Q: Are there any particular social justice issues that you’re passionate about? If so, how will you promote or shed light on these issues as director of the Campus Y?

I’m really passionate about education and opening access to educational opportunities. I think the Y is a place that looks at education from a lot of different lenses, whether it’s how do we address curriculum in the schools, or how do we address the school to prison pipeline, or how can we build capacity for volunteers in the area? And at the higher education level, how do we make sure that we’re creating space for undergraduates and graduate students to feel like they’re a part of this campus? Is this a space where students can have conversations that they can’t have anywhere else, where they can share their stories? Ultimately, I really want students to feel like they belong here and have a voice.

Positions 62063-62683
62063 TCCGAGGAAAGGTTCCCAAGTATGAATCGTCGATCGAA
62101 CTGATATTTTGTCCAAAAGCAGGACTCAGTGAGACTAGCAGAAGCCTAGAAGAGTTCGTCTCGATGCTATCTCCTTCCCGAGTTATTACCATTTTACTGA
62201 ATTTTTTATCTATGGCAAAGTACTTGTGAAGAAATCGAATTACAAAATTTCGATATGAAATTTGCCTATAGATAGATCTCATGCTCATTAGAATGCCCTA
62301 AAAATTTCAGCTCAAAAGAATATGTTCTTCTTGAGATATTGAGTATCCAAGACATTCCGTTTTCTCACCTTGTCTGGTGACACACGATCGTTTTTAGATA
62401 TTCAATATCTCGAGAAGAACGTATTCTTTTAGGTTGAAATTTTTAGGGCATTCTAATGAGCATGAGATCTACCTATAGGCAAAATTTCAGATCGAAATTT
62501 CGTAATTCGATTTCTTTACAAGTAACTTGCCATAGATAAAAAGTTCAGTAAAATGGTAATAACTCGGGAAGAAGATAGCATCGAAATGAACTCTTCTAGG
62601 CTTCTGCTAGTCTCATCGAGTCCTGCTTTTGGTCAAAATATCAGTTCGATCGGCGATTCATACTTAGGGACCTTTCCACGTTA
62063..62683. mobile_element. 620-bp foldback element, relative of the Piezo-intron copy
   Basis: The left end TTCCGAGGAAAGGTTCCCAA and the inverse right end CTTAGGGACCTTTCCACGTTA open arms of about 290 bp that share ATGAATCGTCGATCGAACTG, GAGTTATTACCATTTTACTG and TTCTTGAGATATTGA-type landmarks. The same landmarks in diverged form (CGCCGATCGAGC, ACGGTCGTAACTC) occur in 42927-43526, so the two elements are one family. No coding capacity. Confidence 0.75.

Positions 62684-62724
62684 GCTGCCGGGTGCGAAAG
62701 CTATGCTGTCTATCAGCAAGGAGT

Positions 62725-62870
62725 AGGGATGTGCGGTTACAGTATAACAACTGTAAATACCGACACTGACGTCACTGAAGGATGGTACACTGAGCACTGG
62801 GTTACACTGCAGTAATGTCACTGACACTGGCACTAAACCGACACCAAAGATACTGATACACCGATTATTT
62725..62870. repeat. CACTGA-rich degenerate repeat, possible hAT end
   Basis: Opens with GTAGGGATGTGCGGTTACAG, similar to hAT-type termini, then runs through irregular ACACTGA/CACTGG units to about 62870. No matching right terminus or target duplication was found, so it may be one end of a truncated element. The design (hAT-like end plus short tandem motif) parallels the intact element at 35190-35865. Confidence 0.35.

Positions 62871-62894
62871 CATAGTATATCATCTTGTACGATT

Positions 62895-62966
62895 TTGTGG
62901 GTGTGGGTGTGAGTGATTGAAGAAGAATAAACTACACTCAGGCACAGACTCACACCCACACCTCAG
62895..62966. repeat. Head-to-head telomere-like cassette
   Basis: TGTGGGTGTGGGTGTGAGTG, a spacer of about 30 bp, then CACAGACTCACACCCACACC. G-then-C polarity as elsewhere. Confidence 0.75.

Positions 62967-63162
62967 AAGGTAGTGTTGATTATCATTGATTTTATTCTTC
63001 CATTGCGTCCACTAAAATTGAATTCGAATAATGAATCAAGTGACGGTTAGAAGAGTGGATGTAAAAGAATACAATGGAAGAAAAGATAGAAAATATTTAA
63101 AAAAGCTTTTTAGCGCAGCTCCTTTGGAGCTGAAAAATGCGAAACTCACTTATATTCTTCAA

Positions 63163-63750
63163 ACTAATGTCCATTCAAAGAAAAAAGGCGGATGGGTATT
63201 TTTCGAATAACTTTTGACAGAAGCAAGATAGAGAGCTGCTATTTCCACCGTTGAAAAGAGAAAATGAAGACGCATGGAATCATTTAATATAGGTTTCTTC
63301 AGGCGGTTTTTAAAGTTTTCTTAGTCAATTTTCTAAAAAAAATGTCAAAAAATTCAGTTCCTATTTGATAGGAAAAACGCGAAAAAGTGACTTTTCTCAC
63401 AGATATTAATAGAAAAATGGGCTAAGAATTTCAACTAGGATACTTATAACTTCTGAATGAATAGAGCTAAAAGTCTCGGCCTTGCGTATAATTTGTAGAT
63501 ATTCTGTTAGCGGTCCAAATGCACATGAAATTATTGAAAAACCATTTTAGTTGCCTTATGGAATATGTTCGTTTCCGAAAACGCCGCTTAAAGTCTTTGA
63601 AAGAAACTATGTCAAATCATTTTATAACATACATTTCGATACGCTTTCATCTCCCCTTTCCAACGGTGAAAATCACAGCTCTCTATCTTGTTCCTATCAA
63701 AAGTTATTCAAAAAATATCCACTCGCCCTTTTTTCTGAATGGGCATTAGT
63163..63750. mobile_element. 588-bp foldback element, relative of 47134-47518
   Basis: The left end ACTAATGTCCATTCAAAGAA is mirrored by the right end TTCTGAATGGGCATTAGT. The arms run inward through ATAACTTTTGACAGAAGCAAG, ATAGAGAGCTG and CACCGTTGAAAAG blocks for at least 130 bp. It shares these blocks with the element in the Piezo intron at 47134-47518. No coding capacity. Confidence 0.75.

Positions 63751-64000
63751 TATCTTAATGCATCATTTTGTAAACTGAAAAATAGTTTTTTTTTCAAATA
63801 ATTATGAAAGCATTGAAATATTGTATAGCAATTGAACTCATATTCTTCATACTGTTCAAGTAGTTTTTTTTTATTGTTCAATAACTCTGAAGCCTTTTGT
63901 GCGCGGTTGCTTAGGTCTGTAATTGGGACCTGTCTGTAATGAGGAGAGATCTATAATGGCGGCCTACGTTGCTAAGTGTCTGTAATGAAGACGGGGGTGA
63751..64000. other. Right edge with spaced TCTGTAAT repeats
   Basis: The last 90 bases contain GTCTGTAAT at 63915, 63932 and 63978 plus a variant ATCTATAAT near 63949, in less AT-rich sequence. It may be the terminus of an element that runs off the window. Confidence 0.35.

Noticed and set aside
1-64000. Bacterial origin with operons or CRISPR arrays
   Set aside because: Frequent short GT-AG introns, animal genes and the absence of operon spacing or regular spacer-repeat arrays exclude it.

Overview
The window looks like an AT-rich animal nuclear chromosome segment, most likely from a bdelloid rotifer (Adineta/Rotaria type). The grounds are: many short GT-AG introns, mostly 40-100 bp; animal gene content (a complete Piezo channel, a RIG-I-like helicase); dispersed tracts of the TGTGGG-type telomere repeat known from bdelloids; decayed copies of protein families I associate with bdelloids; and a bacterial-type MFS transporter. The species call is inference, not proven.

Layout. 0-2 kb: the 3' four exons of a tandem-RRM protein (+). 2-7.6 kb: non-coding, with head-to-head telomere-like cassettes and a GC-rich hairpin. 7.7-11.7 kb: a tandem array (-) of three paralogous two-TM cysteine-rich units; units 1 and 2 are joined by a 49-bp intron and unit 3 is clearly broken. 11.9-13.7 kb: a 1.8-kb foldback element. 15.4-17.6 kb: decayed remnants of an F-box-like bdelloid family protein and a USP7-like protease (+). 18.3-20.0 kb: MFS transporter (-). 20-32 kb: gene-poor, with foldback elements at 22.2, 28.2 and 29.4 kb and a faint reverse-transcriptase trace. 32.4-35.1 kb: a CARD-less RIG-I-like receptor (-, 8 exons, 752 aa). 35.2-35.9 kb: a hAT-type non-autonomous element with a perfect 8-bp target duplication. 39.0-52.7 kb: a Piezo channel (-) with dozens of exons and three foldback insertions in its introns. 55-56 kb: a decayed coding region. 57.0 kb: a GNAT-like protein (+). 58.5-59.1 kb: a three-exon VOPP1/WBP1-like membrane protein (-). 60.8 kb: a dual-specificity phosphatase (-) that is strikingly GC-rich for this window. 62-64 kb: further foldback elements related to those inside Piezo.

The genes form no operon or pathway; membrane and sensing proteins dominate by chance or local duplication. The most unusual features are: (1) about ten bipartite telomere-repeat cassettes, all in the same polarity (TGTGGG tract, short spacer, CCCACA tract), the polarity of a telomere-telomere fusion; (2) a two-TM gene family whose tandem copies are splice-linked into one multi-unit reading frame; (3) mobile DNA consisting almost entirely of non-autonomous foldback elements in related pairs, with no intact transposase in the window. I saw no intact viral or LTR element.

And I share this idea of racial equity and building inclusive spaces at the Y with our current student leaders, Patrice and Montia. What kind of training do we need to have to facilitate more dialogue? What kind of support do our students need to make sure that we have an equity lens and not just racial equity, but wholistic equity lens, throughout the Y in our programs?

Q: Is there anything else you’d like to add?

I’m really grateful that I’ve been able to build relationships with students in this space. And I hope to invite others who have felt like the Y is important to them to come and share their stories with me. Whether it’s alum or just students that I don’t know personally, I’m really looking forward to getting to know them better and supporting them in any way I can.

This interview has been edited for length and clarity.

Yalitza Ramos poses for a photograph with her Campus Y mask in front of the Campus Y